Ullswater Suncatcher

One of my favourite longer distance walks the The Ullswater Way, which has just celebrated it’s 1st anniversary of it’s launch in 2016. It was formalised to help boost Ullswatertourism and activity in the Ullswater valley after horrific flooding from Storm Desmond wreaked havoc in December 2015. In that first year, it has truly become one of the great lake district walks, partly because of the natural range and beauty of Ullswater, but also because of how well the walk has been completed, promoted, signposted and made accessible to many more walkers by being broken down into sections that tie in with the Ullswater Steamers piers,

Ullswater waythe two main towns and parking facilities. This helps people, who maybe cannot complete the full 20+ mile circular in one go, to tackle in in two or three visits. It’s been done beautifully, and looks like it has begun to repay the investment already judging by it’s popularity. I’ve tackled it twice already in the first year, doing both the lower-level walk, and the higher add-on options in a clockwise direction. Both walks have been very enjoyable indeed, with an full array of all the Lake District has to offer in one walk – fauna and flora galore, forest trails,lakeside beaches, hills, meadows and great views all over, not to mention a few cafes and ice-cream pit stops! It’s tremendous, and I can’t recommend it highly enough. I’ll be doing it time and time again for sure.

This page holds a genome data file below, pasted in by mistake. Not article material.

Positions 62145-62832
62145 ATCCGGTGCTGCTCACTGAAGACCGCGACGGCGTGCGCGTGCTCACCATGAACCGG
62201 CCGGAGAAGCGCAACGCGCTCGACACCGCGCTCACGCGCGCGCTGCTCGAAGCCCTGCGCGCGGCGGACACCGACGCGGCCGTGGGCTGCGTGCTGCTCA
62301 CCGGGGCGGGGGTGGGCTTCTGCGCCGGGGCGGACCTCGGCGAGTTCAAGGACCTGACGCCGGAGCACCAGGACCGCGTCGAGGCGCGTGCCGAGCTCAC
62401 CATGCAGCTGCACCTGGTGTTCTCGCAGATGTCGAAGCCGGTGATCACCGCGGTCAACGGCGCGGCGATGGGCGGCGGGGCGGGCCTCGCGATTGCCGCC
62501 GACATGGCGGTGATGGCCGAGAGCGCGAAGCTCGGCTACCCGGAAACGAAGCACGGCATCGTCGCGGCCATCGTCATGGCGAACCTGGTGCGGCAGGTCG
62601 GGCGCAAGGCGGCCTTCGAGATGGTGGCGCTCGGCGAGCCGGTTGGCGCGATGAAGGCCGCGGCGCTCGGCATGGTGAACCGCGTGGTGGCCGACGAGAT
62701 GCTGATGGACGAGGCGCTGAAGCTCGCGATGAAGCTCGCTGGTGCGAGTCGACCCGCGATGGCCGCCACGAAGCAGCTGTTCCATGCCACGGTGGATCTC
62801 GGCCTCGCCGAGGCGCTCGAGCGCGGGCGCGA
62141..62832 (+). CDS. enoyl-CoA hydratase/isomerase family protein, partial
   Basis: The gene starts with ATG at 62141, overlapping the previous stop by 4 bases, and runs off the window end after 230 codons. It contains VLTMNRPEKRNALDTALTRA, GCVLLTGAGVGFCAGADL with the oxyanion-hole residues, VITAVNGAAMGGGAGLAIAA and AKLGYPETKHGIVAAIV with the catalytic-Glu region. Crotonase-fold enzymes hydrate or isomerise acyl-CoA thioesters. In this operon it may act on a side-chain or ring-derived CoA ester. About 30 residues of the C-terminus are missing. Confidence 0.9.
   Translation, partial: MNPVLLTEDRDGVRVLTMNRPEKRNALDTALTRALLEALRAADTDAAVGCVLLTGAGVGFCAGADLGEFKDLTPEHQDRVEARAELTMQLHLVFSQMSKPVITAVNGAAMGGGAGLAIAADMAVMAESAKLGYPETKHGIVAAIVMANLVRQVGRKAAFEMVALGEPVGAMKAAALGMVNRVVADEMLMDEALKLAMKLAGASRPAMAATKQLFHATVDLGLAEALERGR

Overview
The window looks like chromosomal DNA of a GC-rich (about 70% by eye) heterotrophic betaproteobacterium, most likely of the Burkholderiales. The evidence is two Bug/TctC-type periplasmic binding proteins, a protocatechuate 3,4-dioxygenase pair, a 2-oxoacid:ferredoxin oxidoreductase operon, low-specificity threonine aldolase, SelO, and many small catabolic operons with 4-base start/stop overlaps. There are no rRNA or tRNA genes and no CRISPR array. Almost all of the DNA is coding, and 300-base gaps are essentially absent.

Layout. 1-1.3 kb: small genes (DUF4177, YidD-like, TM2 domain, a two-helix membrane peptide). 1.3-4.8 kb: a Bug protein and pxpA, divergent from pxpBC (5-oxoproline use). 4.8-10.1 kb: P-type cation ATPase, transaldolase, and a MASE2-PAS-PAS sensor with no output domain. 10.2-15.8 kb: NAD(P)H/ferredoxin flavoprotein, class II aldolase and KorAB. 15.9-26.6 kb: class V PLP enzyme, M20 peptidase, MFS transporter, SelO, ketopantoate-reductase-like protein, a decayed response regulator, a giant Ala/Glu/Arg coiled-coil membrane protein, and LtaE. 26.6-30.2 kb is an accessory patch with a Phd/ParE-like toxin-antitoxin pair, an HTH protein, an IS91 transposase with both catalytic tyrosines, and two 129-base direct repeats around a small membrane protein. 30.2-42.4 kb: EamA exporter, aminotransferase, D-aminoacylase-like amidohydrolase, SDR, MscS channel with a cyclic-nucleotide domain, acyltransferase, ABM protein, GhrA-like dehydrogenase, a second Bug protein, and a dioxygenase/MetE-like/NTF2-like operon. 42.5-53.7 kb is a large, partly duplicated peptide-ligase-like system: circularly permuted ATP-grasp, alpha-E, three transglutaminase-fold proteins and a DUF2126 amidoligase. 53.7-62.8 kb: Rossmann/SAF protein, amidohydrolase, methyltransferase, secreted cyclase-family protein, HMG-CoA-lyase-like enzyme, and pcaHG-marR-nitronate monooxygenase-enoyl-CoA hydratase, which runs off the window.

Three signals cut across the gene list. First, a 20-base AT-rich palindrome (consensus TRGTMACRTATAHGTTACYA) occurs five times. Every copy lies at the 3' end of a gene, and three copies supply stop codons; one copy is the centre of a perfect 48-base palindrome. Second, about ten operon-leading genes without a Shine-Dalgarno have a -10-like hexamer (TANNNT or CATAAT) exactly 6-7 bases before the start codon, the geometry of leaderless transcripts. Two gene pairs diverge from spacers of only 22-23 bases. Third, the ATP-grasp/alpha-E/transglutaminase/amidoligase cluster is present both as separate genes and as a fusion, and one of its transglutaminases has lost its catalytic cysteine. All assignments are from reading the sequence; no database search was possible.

I’m always on the lookout for rubbish when walking, being a pet-hate of mine, and I clear what I can when I come across it, particularly glass bottles which are veryBecks hazardous to the wildlife and walkers alike. On my second time round The Ullswater Way, I came across a discarded Becks beer bottle in plain sight off one of the footpaths between Glenridding and Glencoyne. It had been lying for some time judging by the dirt and label degradation, so I bagged it up, with the intention of upcycling it into something. Recovering discarded glass bottles from the Lake District as I do my walks has become a bit of a MO for me now, always going prepared with a couple of carrier bags in my rucksack. I’ve not come across too many thankfully, but the count is certainly increasing. I’m trying to build up a range of upcycled items from bottles I’ve recovered from The Lake District, some really simple, and some a bit more elaborate, with the intention of hopefully using them to raise some funds for mountain rescue teams in the future. I’m thinking the idea will be to use the bottle’s original location to designate any funds raised to the MR team in that area. I do get about a bit, so hopefully it would suncatcherspread things around, and I do log down and photograph any finds I come across to show where it was found.